On a Saturday afternoon last February, journalist Carl Bernstein got up on stage at the grand ballroom of the Waldorf Astoria in Manhattan and delivered a speech questioning the listing of an obscure Iranian group called the Mujahedin-e Khalq Organization (MKO) on the U.S. government list of officially designated foreign terrorist organizations.
The speech, before a crowd an organizer put at 1,500, made Bernstein one of the few journalists who has appeared at events in a years-long campaign by MKO supporters to free the group from the official terrorist label and the legal sanctions that come with it. He told ProPublica that he was paid $12,000 for the appearance but that, "I was not there as an advocate."
Bernstein told the crowd that, "I come here as an advocate of the best obtainable version of the truth" and as "someone who believes in basic human rights and their inalienable status." He also challenged the State Department, saying that if the agency "has evidence that the MKO is a terrorist organization, have a show-cause hearing in court, let them prove it."
Joining him on stage at the Park Avenue hotel was a decorated group including former New York City Mayor Rudy Giuliani, former congressman Patrick Kennedy, D-R.I., former Attorney General Michael Mukasey, and former House Speaker Dennis Hastert, R-Ill.
Bernstein's speech, reprinted on the website of another pro-MKO group under the title "The Kafkaesque Nature of Things," compared the presence of the MKO on the terrorist list to his parents' experience belonging to a group that was on a U.S. government list of subversive organizations during the McCarthy era.
"So I know, like you, what it means to be designated a certain way and your cause and your purpose misunderstood, twisted, and turned into something that it is not," he said. "When, in fact, the evil, the terrorism, the real terrorism, is in the heart of Tehran, not in this room."
In an interview, Bernstein told ProPublica that the pro-MKO events are "obviously … part of a lobbying campaign" but his speech was "largely about using the designation of terrorist and subversive organizations as a smokescreen for other things." He said that stories focusing on speakers at pro-MKO events rather than on "the substance of what the controversy is" amounted to "journalistic McCarthyism."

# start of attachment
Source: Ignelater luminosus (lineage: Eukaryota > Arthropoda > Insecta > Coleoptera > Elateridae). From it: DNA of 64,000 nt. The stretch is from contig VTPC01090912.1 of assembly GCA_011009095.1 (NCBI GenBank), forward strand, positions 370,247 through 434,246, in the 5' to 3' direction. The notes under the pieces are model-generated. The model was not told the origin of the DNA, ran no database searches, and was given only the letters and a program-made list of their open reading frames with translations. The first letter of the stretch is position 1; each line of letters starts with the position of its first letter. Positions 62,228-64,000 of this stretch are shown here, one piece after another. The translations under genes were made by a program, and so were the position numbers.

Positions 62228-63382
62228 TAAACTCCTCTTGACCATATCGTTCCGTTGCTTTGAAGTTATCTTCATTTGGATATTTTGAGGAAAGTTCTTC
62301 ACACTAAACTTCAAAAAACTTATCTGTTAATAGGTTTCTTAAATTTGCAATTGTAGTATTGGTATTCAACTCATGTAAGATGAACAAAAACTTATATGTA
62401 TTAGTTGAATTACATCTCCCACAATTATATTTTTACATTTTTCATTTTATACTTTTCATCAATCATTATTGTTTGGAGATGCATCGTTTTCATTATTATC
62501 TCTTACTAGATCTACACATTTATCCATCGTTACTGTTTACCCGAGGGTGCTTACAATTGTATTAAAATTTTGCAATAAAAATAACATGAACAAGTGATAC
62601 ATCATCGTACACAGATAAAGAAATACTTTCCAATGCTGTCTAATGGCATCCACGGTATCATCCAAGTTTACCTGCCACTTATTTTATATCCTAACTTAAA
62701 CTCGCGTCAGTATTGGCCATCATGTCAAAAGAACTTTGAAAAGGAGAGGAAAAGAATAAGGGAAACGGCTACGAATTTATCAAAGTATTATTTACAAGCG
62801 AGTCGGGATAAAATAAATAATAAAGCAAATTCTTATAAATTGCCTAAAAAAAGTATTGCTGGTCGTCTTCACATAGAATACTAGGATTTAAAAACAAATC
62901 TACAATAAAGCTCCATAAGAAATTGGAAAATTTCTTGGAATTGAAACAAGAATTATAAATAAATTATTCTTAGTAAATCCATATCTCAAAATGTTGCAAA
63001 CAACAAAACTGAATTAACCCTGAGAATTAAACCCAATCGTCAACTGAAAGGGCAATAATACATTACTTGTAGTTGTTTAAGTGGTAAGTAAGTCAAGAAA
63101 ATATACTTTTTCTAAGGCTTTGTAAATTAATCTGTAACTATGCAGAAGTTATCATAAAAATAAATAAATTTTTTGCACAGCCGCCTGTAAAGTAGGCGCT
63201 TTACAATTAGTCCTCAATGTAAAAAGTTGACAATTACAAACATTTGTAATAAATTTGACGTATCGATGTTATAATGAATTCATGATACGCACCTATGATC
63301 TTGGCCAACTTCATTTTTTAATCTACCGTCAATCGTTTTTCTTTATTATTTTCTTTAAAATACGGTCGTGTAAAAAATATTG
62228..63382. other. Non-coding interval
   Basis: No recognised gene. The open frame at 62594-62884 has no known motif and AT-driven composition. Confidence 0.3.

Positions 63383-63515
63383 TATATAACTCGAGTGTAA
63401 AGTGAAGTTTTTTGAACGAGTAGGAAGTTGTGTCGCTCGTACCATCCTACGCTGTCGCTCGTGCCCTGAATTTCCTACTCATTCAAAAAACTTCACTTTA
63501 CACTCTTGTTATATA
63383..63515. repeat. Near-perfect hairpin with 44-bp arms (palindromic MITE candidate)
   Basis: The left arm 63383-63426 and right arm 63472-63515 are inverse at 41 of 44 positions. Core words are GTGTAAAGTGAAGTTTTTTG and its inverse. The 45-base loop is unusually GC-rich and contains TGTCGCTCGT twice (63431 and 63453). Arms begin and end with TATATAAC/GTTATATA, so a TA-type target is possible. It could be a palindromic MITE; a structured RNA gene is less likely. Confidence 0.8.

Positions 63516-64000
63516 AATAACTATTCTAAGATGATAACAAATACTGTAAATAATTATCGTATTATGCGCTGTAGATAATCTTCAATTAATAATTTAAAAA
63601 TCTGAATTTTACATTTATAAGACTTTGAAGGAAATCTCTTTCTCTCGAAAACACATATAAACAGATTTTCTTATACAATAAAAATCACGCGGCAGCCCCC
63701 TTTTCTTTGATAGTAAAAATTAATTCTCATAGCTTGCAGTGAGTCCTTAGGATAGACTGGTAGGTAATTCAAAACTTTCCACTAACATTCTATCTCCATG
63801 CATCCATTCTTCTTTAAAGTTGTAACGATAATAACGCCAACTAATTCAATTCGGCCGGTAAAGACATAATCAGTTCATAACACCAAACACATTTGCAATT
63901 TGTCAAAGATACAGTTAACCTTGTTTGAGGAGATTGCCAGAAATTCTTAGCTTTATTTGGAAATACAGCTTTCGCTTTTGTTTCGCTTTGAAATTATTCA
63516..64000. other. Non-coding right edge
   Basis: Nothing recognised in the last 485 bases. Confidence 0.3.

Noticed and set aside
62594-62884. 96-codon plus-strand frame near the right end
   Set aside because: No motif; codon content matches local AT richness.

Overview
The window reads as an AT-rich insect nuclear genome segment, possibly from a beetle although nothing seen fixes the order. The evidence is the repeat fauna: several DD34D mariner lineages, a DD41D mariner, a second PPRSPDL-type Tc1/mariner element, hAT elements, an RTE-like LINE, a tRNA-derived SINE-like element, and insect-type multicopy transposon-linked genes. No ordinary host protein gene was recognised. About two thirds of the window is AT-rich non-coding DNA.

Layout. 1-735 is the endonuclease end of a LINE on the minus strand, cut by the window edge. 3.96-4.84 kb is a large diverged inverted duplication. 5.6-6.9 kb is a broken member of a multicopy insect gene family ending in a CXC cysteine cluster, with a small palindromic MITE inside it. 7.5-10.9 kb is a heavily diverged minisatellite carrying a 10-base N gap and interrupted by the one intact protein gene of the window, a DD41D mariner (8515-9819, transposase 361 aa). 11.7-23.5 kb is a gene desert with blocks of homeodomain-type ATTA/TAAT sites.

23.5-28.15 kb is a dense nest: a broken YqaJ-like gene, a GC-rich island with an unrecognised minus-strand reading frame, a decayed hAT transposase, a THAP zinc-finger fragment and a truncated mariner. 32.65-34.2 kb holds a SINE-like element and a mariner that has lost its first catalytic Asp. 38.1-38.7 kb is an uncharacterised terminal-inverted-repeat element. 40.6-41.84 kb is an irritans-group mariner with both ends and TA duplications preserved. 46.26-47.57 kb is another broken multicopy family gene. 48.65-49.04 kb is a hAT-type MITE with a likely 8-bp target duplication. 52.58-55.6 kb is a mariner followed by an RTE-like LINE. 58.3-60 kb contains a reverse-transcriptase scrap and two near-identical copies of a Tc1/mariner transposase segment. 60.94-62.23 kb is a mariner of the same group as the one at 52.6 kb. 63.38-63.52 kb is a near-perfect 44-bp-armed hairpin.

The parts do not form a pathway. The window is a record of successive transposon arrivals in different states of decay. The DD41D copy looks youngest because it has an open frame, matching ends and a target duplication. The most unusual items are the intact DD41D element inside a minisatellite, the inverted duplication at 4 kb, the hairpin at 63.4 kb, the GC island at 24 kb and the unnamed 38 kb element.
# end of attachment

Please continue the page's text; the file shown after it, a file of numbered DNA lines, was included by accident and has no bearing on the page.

ProPublica reported in July that syndicated columnist Clarence Page had spoken at a large rally in Paris featuring MKO leader Maryam Rajavi; after we reached out to Page, he said he would reimburse his $20,000 speaker's fee, and the Chicago Tribune reprimanded him for violating the company ethics code.
Bernstein is a contributing editor at Vanity Fair and writes periodically for Newsweek. A Vanity Fair spokeswoman said the magazine does not have a policy governing outside work of its contributors. A Newsweek spokesman did not respond to a request for comment. Bernstein has not written or spoken about MKO issues apart from the paid appearance at the Waldorf Astoria.
A news release issued after the event by the organizing group, the Global Initiative for Democracy, ran under the headline "Bipartisan Group of U.S. Leaders Calls on State Department to Remove Iranian Dissidents From Terror List" and quoted Bernstein.
"What is news here is [that the failure to delist] is serving the purpose of the Iranian regime. That is news," the release said, attributing the statement to "famed Watergate journalist Carl Bernstein."
In the past few years, pro-MKO groups have marshaled considerable financial resources to bring high-profile speakers to an unending stream of rallies and other events in the U.S. and Europe. The pro-MKO campaign has taken on new prominence against the backdrop of the nuclear standoff involving the U.S., Israel and Iran, whose government is a sworn enemy of the MKO.
The group, sometimes described as cult-like by critics, is blamed by the State Department for killing Americans in several attacks in Iran in the 1970s and in attacking Iranian targets through the early 2000s. The MKO now claims it has renounced violence and has sued to be removed from the terrorist list.